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Nokia’s Navteq developed Ovi Maps are considered to be very capable by critics and proponents alike, and apart from powering the navigation on a variety of Nokia phones, they are also licensed to such satellite navigation companies as Garmin. Now, the Finnish mobile giant is looking to take on Google Street View's 3D mapping with its own, though unfortunately for now, we don’t have a name to go by, or images to see. An early look at the product was showcased to the public at Nokia World though, to an impressed audience.
Nokia’s new 3D maps will supposedly be more 3D than Google Street View, which the company feels doesn’t offer a full 3D experience. How does it intend to do this? Instead of presenting a series of 2D panoramic photos, like Street View does, Nokia will develop “full 3D rendering of our locations and environments."
According to Nokia’s Ville-Veikko Mattila, objects in Nokia’s system will more closely resemble their 3D originals. Another major difference according to Mattila is that users will be able to move smoothly through the environments, instead of jumping between panoramas.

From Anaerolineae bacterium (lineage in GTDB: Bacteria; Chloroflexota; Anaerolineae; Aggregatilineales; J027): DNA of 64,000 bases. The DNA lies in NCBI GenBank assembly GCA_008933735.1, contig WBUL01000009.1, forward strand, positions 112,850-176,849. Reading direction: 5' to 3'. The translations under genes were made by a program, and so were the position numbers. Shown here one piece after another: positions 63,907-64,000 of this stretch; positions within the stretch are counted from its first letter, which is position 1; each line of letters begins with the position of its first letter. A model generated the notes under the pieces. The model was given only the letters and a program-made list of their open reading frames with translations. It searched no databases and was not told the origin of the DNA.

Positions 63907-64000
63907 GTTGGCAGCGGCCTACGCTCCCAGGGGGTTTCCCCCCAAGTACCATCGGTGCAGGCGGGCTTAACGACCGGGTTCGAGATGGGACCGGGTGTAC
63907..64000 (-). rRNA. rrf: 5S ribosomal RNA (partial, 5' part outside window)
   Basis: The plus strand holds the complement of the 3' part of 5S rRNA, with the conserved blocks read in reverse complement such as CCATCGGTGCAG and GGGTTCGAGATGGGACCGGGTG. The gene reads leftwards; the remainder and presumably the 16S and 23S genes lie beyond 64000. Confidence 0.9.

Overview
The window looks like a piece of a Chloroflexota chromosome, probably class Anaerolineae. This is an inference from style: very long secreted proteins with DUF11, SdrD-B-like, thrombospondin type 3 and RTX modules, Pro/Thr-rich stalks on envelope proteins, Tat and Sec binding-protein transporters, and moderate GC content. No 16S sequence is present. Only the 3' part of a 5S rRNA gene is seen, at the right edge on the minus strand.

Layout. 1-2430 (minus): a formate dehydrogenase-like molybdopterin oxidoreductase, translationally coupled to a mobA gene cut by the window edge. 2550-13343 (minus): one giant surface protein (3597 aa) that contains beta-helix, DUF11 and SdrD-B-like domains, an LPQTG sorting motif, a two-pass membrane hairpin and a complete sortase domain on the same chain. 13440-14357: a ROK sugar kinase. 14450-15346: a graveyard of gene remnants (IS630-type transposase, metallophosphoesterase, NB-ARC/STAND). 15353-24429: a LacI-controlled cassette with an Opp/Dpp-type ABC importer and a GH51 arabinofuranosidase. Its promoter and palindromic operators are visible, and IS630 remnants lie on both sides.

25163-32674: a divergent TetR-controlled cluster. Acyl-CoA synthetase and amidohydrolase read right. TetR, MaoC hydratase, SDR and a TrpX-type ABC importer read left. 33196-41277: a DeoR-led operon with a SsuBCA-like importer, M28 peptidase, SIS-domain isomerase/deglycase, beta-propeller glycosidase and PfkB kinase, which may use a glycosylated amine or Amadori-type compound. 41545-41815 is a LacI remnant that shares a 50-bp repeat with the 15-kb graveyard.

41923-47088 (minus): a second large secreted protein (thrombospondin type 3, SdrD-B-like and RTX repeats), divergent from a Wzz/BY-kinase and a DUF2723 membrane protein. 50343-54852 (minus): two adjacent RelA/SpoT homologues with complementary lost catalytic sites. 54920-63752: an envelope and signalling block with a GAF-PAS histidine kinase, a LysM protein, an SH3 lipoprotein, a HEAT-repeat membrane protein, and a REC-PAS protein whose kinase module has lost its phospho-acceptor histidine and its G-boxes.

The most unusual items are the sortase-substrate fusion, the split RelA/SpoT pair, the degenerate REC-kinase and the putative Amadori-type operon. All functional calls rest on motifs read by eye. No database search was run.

There’s also the suggestion that Nokia might license its 3D maps and environments to games (such as car racing, urban fighting) in the future. Apparently, Nokia’s 3D maps will rely on two technologies to get going, which are first, the development of a virtual cityscape (using Navteq’s Journey View system and its lidar data), and second, to texture it with real images (using the newly developed CityScene).
To kick things off, you can expect Google Street View-type vans to float around the place, this time, called the Navteq Truecar, which will not only include “higher-resolution panoramic cameras”, but also “laser radar.” Expect the Truecars to hit roads this November, starting with London and Europe. We’ll just have to see if Google’s Street View vans caused enough consternation with the masses to put people off Navteq’s Truecars.
While it is reasonable to think that Nokia will be stepping on Google’s feet with its 3D maps, a Google spokesperson put such worries aside, with a strategic comment: “The more products and services that exist, the greater the rate of innovation, which ultimately benefits consumers and provides them with even greater choice.”